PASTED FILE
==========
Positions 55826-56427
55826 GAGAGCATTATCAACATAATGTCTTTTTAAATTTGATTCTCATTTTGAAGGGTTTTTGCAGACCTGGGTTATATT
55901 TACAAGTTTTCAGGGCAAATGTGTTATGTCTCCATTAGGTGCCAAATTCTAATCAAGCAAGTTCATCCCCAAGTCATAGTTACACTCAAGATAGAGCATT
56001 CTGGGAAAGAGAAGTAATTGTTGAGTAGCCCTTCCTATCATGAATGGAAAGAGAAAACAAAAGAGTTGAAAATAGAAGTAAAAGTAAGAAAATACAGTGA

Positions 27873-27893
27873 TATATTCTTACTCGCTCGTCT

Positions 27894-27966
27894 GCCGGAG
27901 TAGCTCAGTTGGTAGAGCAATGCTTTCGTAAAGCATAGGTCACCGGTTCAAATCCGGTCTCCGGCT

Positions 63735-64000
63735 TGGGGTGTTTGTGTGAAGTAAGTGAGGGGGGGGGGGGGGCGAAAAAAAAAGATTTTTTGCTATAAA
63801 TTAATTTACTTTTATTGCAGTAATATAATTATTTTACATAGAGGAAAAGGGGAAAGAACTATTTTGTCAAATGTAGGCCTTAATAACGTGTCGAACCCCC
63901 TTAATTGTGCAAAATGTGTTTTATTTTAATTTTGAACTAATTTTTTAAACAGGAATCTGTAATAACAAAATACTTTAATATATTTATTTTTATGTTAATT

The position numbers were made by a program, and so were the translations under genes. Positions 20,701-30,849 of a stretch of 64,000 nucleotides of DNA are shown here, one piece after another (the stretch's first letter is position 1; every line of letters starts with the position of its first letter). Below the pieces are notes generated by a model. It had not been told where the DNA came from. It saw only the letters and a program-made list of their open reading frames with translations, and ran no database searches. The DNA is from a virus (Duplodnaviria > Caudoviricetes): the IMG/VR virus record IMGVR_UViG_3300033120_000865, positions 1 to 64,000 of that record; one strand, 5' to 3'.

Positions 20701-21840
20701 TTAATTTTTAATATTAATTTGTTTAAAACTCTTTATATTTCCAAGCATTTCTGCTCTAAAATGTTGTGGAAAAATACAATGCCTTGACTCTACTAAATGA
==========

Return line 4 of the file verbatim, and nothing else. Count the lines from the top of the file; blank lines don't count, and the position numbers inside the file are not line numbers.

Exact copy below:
56001 CTGGGAAAGAGAAGTAATTGTTGAGTAGCCCTTCCTATCATGAATGGAAAGAGAAAACAAAAGAGTTGAAAATAGAAGTAAAAGTAAGAAAATACAGTGA